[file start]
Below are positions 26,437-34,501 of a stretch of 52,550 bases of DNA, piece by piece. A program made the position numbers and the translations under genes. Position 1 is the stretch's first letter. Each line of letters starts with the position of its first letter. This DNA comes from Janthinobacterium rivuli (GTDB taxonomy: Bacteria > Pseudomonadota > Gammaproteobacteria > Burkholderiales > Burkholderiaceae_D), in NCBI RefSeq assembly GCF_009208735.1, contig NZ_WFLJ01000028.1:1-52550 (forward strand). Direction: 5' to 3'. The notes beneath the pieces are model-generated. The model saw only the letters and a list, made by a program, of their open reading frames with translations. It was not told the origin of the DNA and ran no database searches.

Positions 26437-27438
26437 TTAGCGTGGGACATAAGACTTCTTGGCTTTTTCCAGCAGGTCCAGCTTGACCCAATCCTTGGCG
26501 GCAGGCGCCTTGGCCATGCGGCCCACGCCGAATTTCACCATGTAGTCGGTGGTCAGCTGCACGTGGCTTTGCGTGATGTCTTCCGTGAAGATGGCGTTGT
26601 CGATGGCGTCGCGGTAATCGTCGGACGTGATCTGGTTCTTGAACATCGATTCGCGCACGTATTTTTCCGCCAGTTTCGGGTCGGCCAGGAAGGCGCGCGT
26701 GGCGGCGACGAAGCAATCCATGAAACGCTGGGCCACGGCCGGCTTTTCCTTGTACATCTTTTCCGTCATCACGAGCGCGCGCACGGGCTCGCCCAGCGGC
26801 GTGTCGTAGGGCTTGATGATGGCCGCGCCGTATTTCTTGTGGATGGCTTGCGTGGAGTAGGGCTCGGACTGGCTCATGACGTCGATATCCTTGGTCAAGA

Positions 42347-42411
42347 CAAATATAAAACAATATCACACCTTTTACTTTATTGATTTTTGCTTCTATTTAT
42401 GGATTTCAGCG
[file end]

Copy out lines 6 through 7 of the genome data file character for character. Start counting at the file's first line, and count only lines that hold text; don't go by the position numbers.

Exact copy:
26701 GGCGGCGACGAAGCAATCCATGAAACGCTGGGCCACGGCCGGCTTTTCCTTGTACATCTTTTCCGTCATCACGAGCGCGCGCACGGGCTCGCCCAGCGGC
26801 GTGTCGTAGGGCTTGATGATGGCCGCGCCGTATTTCTTGTGGATGGCTTGCGTGGAGTAGGGCTCGGACTGGCTCATGACGTCGATATCCTTGGTCAAGA